From: Arnd Bergmann
> Sent: 23 February 2018 15:37
> 32-bit architectures generally cannot use writeq(), so we now get a build
> failure for the lpfc driver:
> drivers/scsi/lpfc/lpfc_sli.c: In function 'lpfc_sli4_wq_put':
> drivers/scsi/lpfc/lpfc_sli.c:145:4: error: implicit declaration of function 
> 'writeq'; did you mean
> 'writeb'? [-Werror=implicit-function-declaration]
> Another problem here is that writing out actual data (unlike accessing
> mmio registers) means we must write the data with the same endianess
> that we have read from memory, but writeq() will perform byte swaps
> and add barriers inbetween accesses as we do for registers.
> Using memcpy_toio() should do the right thing here, using register
> sized stores with correct endianess conversion and barriers (i.e. none),
> but on some architectures might fall back to byte-size access.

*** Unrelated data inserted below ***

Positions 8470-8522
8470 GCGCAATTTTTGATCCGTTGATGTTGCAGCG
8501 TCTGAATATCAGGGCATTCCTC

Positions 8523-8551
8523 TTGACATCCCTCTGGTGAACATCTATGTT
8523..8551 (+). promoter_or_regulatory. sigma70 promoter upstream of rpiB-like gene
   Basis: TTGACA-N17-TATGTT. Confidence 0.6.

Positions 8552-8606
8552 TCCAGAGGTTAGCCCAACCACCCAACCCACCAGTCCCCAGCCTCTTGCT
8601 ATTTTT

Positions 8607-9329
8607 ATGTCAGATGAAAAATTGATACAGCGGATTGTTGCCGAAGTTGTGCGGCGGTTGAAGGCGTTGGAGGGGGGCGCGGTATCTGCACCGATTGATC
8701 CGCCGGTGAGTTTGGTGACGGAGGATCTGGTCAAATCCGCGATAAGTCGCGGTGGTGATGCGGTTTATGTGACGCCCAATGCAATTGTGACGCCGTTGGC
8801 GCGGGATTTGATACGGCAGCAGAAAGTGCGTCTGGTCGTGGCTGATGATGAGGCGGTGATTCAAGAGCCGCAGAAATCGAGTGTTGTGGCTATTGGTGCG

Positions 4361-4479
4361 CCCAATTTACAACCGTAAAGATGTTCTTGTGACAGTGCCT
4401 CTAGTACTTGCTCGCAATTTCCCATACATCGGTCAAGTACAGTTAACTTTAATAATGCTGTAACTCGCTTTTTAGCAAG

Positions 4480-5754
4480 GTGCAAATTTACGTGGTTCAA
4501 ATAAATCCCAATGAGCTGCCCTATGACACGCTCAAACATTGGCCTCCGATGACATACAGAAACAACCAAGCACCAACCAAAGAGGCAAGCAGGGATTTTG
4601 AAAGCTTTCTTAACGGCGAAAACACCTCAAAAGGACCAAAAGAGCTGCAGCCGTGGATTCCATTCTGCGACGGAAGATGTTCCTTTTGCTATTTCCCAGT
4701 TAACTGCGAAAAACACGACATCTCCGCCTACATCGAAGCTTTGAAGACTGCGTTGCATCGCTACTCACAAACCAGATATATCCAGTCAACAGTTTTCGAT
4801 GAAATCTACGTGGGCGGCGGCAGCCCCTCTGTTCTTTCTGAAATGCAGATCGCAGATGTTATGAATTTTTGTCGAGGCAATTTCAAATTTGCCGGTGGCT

Have you looked at the performance impact of this on x86?
Last time I looked memcpy_toio() aliased directly to memcpy().
memcpy() is run-time patched between several different algorithms.
On recent Intel cpus memcpy() is implemented as 'rep movsb' relying
on the hardware to DTRT.
For uncached accesses (typical for io) the 'RT' has to be byte transfers.
So instead of the 8 byte transfers (on 64 bit) you get single bytes.
This won't be what is intended!
memcpy_toio() should probably use 'rep movsd' for the bulk of the transfer.


Reply via email to